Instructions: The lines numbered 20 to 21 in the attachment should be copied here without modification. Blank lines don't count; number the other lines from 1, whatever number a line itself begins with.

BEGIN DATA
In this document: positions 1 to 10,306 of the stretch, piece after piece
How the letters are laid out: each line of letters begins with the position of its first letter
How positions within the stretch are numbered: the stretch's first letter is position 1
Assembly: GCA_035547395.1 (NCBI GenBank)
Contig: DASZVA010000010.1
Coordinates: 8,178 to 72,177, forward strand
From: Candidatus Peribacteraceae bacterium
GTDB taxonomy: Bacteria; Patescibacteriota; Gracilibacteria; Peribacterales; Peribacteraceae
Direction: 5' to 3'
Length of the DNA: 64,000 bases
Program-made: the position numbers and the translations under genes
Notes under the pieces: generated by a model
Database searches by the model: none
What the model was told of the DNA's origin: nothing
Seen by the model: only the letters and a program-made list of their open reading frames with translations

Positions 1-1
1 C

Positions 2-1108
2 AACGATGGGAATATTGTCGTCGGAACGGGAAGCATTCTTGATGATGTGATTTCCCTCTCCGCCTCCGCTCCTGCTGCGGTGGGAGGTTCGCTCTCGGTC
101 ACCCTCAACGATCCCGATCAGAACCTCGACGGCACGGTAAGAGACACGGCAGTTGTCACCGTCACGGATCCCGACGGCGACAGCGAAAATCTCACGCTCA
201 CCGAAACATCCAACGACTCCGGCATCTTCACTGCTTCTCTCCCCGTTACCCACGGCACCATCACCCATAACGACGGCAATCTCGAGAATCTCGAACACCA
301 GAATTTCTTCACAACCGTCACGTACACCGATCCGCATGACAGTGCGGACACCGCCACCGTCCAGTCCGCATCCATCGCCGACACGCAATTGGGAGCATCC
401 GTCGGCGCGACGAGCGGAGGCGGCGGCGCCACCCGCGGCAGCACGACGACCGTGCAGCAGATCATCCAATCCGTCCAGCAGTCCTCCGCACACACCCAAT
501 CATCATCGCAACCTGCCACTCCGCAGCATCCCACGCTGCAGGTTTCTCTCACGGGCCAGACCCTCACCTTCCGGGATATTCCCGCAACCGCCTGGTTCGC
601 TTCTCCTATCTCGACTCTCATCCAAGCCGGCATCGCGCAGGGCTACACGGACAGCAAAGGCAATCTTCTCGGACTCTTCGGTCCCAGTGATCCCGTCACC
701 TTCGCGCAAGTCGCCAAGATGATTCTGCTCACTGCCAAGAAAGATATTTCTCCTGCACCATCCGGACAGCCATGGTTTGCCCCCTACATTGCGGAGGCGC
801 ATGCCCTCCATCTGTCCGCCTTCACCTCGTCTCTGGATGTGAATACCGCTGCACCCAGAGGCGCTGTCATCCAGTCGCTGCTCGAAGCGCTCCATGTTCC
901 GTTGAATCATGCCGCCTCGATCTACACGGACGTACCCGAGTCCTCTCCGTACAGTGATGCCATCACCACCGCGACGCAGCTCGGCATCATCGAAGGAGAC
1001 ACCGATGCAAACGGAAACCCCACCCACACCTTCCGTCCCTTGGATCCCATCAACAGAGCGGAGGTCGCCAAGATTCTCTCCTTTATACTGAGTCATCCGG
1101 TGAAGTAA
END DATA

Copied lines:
101 ACCCTCAACGATCCCGATCAGAACCTCGACGGCACGGTAAGAGACACGGCAGTTGTCACCGTCACGGATCCCGACGGCGACAGCGAAAATCTCACGCTCA
201 CCGAAACATCCAACGACTCCGGCATCTTCACTGCTTCTCTCCCCGTTACCCACGGCACCATCACCCATAACGACGGCAATCTCGAGAATCTCGAACACCA